Sunday 24 June 2018

Macron wife mocked for behaving like 'Queen of France'

French President Emmanuel Macron’s wife Brigitte has told aides she will no longer take a back seat when they attend state functions and visits. Photo: Morris MacMatzen/Getty Images
French President Emmanuel Macron’s wife Brigitte has told aides she will no longer take a back seat when they attend state functions and visits. Photo: Morris MacMatzen/Getty Images

Henry Samuel

Brigitte Macron has been accused of acting like Marie Antoinette for insisting on standing beside, not behind, her husband at state functions and visits.

But France's first lady is ­adamant that the time has come to break with protocol that reflects a bygone, sexist era.

According to RTL radio, Ms Macron told aides she will no longer take a back seat as she ramps up her role eight months after her husband Emmanuel Macron was elected.

"A woman today does not have to be behind," she was cited as telling them.

Tristan Bromet, her chief of staff, said that the change sprang "from the conception of the couple she forms with Mr Macron: a modern union in which the woman is placed at the same level as the man".

The news triggered a flood of online jokes, with some pointing out that male spouses were also expected to step back at official ceremonies, including Britain's Prince Philip.

One Twitter commentator compared Ms Macron to Queen Marie Antoinette, saying: "We elected your husband, not you, so stay where you were please darling."

Another wrote: "It's confirmed: Brigitte Macron, unelected, takes herself for the Queen of France."

Political reaction followed. In a reference to the couple's 24-year age gap, Gilbert Collard, a far-right MP close to Front National leader Marine Le Pen, quipped: "I can well imagine [Emmanuel] Macron two steps behind, sucking his presidential thumb."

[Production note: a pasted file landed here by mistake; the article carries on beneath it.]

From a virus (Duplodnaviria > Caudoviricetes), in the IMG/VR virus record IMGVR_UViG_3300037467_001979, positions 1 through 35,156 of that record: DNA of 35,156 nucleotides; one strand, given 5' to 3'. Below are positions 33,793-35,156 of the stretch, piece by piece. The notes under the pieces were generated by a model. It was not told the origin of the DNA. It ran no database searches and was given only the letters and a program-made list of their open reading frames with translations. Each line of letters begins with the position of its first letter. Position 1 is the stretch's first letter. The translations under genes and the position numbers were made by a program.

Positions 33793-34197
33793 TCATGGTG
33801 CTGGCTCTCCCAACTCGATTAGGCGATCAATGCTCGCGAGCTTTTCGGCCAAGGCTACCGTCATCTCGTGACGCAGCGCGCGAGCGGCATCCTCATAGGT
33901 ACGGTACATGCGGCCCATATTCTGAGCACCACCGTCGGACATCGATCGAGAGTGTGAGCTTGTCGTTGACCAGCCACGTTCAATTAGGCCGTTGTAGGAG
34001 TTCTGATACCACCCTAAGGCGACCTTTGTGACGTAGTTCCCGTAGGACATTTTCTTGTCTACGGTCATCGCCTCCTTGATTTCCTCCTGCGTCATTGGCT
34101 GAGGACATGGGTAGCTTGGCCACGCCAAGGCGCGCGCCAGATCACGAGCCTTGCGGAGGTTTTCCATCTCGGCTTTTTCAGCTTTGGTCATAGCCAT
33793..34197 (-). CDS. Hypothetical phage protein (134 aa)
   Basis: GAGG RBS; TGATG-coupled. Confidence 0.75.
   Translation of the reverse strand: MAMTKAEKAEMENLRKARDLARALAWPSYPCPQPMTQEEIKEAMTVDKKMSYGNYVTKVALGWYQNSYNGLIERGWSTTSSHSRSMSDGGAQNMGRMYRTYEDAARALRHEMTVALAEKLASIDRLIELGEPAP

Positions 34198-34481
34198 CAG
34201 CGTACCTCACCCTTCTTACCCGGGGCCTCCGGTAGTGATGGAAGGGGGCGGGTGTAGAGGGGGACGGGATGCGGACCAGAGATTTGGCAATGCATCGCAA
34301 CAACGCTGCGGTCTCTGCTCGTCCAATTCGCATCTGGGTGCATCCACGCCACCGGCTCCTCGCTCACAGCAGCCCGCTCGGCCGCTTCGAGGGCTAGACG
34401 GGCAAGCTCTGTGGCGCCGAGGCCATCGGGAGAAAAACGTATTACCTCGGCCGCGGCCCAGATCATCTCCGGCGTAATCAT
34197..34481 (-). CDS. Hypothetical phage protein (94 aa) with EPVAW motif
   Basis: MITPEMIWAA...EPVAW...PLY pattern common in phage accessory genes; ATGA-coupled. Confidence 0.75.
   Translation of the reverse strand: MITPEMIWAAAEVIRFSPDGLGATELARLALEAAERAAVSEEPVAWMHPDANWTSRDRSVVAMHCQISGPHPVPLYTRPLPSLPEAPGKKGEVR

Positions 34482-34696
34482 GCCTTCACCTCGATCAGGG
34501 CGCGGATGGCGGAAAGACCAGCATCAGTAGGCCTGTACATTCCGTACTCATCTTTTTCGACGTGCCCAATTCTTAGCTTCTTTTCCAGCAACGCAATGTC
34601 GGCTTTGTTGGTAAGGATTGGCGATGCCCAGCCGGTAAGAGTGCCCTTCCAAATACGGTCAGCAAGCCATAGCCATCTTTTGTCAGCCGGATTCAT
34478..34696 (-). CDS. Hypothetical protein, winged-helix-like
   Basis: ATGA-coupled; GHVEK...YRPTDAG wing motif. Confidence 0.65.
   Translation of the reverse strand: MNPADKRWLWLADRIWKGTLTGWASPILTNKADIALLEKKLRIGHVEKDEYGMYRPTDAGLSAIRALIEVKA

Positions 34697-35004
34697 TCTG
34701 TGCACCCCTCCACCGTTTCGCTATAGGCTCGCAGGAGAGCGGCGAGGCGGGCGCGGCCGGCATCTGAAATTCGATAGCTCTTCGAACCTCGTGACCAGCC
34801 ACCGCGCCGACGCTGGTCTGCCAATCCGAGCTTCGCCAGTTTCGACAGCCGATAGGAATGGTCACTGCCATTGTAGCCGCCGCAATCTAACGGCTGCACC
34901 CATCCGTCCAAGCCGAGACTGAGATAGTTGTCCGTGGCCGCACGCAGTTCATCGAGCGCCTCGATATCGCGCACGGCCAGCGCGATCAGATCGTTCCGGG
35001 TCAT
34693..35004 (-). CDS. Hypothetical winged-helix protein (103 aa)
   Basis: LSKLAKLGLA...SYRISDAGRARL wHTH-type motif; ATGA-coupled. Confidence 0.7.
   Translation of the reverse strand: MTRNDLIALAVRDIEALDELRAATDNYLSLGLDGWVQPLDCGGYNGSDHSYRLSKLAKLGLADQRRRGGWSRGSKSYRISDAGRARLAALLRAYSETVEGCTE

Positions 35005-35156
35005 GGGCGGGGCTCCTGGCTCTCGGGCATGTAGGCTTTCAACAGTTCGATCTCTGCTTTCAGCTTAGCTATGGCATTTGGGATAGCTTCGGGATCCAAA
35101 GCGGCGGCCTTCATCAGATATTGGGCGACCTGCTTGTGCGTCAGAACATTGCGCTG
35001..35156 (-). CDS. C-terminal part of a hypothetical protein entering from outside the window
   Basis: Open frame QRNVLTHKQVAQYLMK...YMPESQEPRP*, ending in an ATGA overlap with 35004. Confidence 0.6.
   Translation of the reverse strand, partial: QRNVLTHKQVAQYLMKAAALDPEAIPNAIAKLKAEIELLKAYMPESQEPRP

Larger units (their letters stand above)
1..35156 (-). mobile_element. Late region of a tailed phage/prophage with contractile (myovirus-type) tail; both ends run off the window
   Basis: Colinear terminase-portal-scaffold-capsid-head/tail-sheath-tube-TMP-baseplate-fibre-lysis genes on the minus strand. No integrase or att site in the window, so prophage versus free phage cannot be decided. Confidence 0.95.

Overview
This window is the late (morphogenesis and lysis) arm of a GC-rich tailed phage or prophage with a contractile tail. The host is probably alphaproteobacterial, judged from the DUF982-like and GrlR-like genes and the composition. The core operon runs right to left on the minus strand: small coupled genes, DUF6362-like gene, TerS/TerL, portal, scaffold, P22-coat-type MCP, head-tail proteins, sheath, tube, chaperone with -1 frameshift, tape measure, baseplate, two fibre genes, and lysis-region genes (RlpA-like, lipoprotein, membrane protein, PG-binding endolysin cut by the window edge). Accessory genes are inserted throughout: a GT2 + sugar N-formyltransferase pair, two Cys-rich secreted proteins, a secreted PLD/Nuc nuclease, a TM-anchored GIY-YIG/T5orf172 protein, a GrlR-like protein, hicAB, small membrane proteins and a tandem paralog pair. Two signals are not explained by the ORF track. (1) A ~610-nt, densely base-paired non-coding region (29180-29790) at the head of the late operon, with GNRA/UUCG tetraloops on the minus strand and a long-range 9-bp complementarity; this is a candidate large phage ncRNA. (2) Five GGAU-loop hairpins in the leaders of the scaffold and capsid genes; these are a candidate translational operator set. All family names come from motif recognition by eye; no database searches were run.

That jibe prompted online fire, with one commentator remarking: "That's not very elegant of you. You lack respect for the presidential function, for the man, but above all for the woman."

Ms Macron (64) is expected to apply her new rule when the couple travel to China for a three-day visit next week.

The first sign she was unhappy with current protocol emerged at the UN in September, when she eschewed a second-row seat assigned to spouses and sat instead with the French delegation.

Speaking recently to the 'Telegraph', her top Élysée aide said she had no intention of being a wallflower. "What is this medieval notion of a woman in a couple who says nothing? Everyone knows from Napoleon to today around the world, head of states' partners play a role."

This week, 'Le Monde' reported that the presidential entourage was delighted with her "flawless" performance since her 40-year-old's husband's election in May.

"Everyone is now convinced that she is an asset for Emmanuel," a friend of the couple said. "She is part of his balance and his success. Above all, the French have adopted her."

Irish Independent

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